A gay rights story that's blowing up very quickly is the defense of "Don't Ask, Don't Tell" by Chairman of the Joint chiefs of Staff, General Peter Pace. In an interview with the Chicago Tribune, Pace declares homosexuality to be an immoral act that he equates with adultery among military families, and which he says must not be condoned by the Pentagon. Pace credits his upbringing for his opinion of gays, which gay/lesbian groups are saying is not an appropriate basis for the formation of governmental policy.
As General Pace appears to be "family values" man, he's going to have problems voting for a Republican in 2008 should any of the current front runners become the candidate. Among the three, Giuliani, McCain and Gingrich, there are seven wives and a known history, at least in Gingrich's case, of adultery.
Here's a link http://silveraj.livejournal.com/71833.html to a blog out of London by a Brit who's living out on several different edges simultaneously. The photos and graphics are never less than interesting and sometimes stunning. AJ (for Aaron Jacobs) reveals self in layers, but clicking the "Who I am and What I Do" button in the left-hand sidebar will lead to a most interesting profile. Be warned: the image that comes up when you get to the site is technically not safe for work but as it's all in the cause of political satire, it might go down well (pun intended) in liberal office environments.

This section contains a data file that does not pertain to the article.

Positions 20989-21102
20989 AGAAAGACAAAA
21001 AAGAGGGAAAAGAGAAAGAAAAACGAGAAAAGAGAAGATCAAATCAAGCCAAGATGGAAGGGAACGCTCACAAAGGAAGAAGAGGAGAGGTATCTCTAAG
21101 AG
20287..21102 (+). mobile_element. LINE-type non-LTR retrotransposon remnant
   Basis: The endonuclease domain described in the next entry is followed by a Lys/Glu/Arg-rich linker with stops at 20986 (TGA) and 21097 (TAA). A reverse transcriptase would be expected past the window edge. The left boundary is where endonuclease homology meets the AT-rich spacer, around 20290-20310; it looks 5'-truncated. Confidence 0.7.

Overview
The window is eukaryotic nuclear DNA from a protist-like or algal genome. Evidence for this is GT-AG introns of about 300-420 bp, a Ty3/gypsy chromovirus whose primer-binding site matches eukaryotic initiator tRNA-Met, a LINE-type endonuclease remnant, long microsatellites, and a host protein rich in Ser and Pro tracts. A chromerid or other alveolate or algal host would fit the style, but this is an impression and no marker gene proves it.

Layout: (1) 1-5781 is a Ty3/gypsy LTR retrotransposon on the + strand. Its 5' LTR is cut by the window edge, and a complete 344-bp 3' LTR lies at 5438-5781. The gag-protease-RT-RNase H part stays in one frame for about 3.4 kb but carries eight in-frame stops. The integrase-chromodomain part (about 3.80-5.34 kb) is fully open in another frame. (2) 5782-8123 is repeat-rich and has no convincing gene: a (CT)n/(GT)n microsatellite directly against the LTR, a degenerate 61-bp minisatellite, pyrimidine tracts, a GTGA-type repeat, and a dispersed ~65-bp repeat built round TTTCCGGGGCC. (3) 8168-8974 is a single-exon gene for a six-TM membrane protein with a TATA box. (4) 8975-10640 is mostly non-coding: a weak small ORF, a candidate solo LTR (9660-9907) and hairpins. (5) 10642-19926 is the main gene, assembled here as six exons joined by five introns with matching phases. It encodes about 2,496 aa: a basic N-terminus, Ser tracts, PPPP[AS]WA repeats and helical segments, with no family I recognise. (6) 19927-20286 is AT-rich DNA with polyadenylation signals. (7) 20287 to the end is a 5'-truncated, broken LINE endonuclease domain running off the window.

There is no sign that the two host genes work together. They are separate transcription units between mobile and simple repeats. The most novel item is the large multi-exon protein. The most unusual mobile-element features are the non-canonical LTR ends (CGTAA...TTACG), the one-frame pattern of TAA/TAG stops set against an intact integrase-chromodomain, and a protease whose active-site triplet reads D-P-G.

Not too long ago I passed on an opinion piece that had appeared in the METRO. At first I thought METRO was a dumbed-down version of a newspaper because of its extremely short news items that get the basic facts across without going into much if any supportive detail. But I've come to realize that there's some real depth to the paper and, using the T while my Jeep was being repaired, I found this level-headed piece:
My View: Can you say "scrotum"?
by felice cohen
Hey kids, can you say vagina? How about scrotum? OK, maybe "Sesame Street" won't be helping kids pronounce these words anytime soon, but on that same note, does banning these words from kids' vocabularies really protect them? Some folks think so.
But is it protecting or censoring? We're not talking about the f-word that instills shock, nor the n-word that fuels hatred; scrotum and vagina are simply the actual names of body parts.
An Atlantic Beach, Fla., theater had "The Vagina Monologues" displayed on its marquee until a woman complained. Why? Because her niece asked her, "What's a vagina?" Instead of simply answering her niece, a girl old enough to read (thus old enough to know what a vagina is), the woman complained to the theater. And like good little PC-doers, the theater changed it to "The Hoohaa Monologues." Said a theater spokesperson, "We decided we would just use child slang for it." Child slang? If children already have a slang name for vagina, why not just use the real word? My 2 1/2-year-old niece knows what a vagina is. As she should. She has one.
When asked what the woman told her niece, the woman replied, "I’m offended I had to answer the question." Offended? I’m offended. "The Vagina Monologues" author, Eve Ensler, is offended. What's there to be offended about? Having a vagina? The whole point of the play is empowerment of the female body. Thankfully the cast made them change it back, but the message had already been sent.